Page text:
Oct. 26, 1970
Gary Trudeau started his strip in the Yale University student paper. The daily version has been in reruns since 2014.
March 27, 1972
Tom Batiuk was a middle-school art teacher when he sold his idea for a strip. He rebooted it in 1992 and in 2007.
Hägar the Horrible
Feb. 4, 1973
Creator Dik Browne retired in 1988, handing the strip over to his son, Chris. Chris’ brother draws “Hi and Lois.”
June 19, 1978
At its peak in 2002, “Garfield” appeared in 2,580 papers around the world — the most ever, according to Guinness.
For Better or for Worse
Sept. 9, 1979
Creator Lynn Johnston retired in 2008. The strip restarted in reruns in 2010 and is now seen in more than 2,000 papers.
Jan. 4, 1982
Creator Greg Howard retired in 1999. Now drawn by Jim Keefe and written by Francesco Marciuliano, writer of “Judge Parker.”
Adam @ Home
Creator Brian Basset — at the time, editorial cartoonist for the Seattle Times — handed the strip over to Rob Harrell in 2009.
Rose is Rose
April 16, 1984
Creator, writer and artist Pat Brady handed off drawing duties to Don Wimmer in 2004.
March 17, 1985
In 2012, creator Greg Evans brought in his daughter, Karen — one of his inspirations for the strip — as a co-writer.
Off the Mark
Creator Mark Parisi self-syndicated his strip until he was picked up by a national syndicate in 2002.
April 10, 1988
Was a daily strip through December 2006, when it converted to Sunday-only.
April 16, 1989
Scott Adams based the strip on his coworkers at Pacific Bell in San Francisco. He didn’t quit that job until 1996.
Jan. 7, 1990
Strip was inspired by artist Rick Kirkman’s two children. Writer Jerry Scott also writes “Zits.”
April 2, 1990
Creator Brian Crane says the strip was inspired by his real-life in-laws.
Started in the Anchorage Daily News and, for years, was self-syndicated by creator Chad Carpenter.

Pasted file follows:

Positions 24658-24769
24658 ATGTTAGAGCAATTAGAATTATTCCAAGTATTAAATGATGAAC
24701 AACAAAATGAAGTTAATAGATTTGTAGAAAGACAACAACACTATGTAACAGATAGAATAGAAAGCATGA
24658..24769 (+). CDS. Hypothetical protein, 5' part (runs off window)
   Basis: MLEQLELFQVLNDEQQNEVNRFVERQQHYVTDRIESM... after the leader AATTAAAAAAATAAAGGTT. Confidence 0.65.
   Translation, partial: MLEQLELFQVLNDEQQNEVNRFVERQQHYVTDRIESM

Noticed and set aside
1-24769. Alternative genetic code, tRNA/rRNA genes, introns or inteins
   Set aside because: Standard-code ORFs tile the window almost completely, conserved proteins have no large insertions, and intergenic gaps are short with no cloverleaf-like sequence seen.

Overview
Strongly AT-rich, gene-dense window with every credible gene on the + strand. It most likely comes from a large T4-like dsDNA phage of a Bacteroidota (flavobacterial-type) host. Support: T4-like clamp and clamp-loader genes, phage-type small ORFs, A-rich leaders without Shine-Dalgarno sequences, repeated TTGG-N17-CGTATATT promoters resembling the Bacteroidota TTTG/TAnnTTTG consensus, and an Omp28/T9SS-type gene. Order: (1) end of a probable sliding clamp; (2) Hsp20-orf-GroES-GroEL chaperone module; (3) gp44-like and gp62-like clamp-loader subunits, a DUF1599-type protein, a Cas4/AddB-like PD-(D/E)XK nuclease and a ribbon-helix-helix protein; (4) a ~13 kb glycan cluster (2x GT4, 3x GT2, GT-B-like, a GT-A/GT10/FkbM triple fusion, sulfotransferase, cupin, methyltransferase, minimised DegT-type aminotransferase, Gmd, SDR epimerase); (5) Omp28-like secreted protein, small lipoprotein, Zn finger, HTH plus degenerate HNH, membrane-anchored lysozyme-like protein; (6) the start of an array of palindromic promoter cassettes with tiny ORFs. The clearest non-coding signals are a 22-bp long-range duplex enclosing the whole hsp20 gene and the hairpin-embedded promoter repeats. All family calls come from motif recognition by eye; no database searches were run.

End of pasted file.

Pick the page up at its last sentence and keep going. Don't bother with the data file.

May 13, 1991
Started in just one small paper — The Escondido (Calif.) Times-Advocate — and was nationally syndicated later.
Feb. 16, 1992
Creator Wiley Miller will appear at Spokane’s Bing Crosby Theater, Monday, Aug. 5. More info: spokane7tickets.com
June 6, 1994
Bruce Tinsley began his political strip in the Washington Times and was syndicated as an alternative for “Doonesbury.”
Sept. 5, 1994
Creator Patrick McDonnell also drew “Bad Baby” for Parents magazine and has written several children’s books.
July 7, 1997
Jerry Scott also writes "Baby Blues." Jim Borgman was editorial cartoonist for the Cincinnati Enquirer for 32 years.
Sept. 6, 1999
Was a daily strip until November 2013, when it became Sunday-only.
April 17, 2000
This Latino-themed strip is written by Hector Cantú and drawn by Carlos Castellanos.
Pearls Before Swine
Dec. 31, 2001
Stephen Pastis was a lawyer before he created his comic strip.
May 4, 2015
This strip by cartoonist Niklas Eriksson has been very popular in Sweden and througout Europe.
Sources: “Masters of American Comics” by the Hammer Museum and the Los Angeles Museum of Contemporary Art, “America’s Great Comic-Strip Artists by Richard Marschall, the National Cartoonists Society